Dying Carpet


  #1  
Old 03-06-02, 07:06 PM
BaileyTaz
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Question Dying Carpet

I have carpet that is in good shape, but a horrible mustard color. Is it possible to dye it myself? What would be involved, and is it worth the effort?

Thanks in advance!
 
  #2  
Old 03-07-02, 04:17 AM
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It all depends what type of yarn is used in your carpet.

It takes 170 to set the dyes in most of todays carpets that can be dyed.

Go to the bottom of this page and click on the #4 where it takes you back to the other pages of this forum. There are 3 threads about carpet dying there.
 
  #3  
Old 03-08-02, 03:36 AM
BaileyTaz
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Tx for response

OK< it's early, and I haven't had caffeine yet, but I don't SEE a # 4 (or a 1, 2 or 3 for that matter) Hint? TJ
 
  #4  
Old 03-08-02, 02:13 PM
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I'm sorry we now have 5 pages. So it eliminated the #4. now it says... (Pages (5): [1] 2 3 ... Last ) It's on the main carpet forum page under all the threads.

But that's OK, I went back and looked...

>>>>Here I found the URL:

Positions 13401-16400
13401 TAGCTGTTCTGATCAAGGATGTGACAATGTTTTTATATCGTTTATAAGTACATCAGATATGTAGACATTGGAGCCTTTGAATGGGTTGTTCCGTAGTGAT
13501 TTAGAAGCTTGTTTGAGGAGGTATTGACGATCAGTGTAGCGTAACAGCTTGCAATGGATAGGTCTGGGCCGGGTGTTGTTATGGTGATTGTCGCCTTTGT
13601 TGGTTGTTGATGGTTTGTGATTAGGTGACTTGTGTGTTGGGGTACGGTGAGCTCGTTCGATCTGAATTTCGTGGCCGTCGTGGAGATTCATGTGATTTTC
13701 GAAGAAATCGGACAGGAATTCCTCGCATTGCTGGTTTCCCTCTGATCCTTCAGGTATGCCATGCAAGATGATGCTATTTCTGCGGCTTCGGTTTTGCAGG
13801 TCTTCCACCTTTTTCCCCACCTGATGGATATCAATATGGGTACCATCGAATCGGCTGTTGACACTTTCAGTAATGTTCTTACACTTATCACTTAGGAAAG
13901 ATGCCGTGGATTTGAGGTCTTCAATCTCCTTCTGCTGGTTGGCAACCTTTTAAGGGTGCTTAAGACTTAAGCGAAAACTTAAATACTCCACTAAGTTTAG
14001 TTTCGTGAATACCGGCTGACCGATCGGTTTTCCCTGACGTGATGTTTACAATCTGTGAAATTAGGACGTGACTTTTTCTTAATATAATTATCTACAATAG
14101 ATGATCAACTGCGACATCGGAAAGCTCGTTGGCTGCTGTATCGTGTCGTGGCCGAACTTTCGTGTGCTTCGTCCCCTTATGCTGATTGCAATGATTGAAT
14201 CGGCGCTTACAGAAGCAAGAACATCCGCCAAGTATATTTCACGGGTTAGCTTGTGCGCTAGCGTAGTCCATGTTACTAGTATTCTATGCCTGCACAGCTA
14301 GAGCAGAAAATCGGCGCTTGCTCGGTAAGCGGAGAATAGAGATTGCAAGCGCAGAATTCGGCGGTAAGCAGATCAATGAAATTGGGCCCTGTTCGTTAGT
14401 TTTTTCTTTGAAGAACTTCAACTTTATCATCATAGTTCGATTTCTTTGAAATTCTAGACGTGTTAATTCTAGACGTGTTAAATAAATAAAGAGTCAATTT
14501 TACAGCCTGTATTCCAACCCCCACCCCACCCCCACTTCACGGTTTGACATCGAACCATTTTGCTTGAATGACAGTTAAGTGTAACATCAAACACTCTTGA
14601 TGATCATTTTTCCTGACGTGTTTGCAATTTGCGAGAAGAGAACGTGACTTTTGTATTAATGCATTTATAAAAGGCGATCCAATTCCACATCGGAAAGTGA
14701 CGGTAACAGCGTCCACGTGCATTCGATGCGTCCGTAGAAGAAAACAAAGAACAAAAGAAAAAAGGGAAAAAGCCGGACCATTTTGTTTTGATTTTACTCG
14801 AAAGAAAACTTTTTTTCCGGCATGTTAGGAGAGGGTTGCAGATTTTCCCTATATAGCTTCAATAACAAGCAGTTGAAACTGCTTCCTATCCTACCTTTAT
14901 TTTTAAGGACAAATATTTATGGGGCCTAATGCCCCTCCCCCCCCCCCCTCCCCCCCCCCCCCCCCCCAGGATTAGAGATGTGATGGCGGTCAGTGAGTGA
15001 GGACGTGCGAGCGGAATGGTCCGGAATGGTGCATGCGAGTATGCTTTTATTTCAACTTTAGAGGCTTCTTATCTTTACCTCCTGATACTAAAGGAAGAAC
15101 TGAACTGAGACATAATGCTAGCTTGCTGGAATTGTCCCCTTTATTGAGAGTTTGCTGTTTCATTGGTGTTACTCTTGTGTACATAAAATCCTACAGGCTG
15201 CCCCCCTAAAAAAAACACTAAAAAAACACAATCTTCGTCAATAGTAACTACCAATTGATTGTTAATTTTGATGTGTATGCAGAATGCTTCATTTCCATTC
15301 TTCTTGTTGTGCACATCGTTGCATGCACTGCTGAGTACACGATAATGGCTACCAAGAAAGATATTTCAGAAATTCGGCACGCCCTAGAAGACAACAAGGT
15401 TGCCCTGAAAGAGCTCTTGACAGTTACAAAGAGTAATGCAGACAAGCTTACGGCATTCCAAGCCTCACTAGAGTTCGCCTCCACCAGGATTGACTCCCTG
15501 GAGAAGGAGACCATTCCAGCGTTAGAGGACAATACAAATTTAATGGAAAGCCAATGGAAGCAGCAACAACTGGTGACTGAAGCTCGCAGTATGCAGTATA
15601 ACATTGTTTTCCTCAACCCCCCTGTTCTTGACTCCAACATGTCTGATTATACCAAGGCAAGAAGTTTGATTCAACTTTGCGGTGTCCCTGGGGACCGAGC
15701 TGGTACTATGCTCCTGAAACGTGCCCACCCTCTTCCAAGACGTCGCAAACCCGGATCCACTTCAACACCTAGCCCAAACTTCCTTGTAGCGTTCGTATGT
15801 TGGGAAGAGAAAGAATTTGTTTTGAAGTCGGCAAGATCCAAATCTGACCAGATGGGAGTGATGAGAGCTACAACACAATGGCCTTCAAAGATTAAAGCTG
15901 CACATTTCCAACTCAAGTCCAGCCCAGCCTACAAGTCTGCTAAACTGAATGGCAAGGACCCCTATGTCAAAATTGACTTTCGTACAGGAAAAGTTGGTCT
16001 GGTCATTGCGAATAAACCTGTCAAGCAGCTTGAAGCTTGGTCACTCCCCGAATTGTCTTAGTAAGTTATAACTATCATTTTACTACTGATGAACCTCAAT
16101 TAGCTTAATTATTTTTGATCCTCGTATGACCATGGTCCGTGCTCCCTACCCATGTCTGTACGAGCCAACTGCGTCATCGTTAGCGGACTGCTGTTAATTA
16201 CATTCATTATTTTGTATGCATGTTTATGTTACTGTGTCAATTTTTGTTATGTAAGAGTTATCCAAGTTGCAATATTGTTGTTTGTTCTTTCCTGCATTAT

http://www.franchise411.com/dyetech/index.html

They are carpet dyers
 
  #5  
Old 03-13-02, 06:57 PM
T
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Changing carpet color

Most carpets sold today are vat dyed, meaning the carpet was manufactured and later rolled through a dye vat. This type of dying is not permanent and is easily removed by sunlight and cleaning products. These products tend to lose color easily as a result of sunlight, improper cleaning prodecures and products. Carpets that were solution dyed, which means the dye was added when the carpet fibers were in the molten state, means that they tend to be resistant to color loss when it comes to bleach products. Solution dyed carpet products that have the dye added in the molten state tend to be resistant to color change from chemicals. If your carpet product was manufactured from "greige goods" where they dyed after the carpet was manufactured, then contact a local professional who is licensed and insured (ask for copies of documentation) and call and go see references.
 
 

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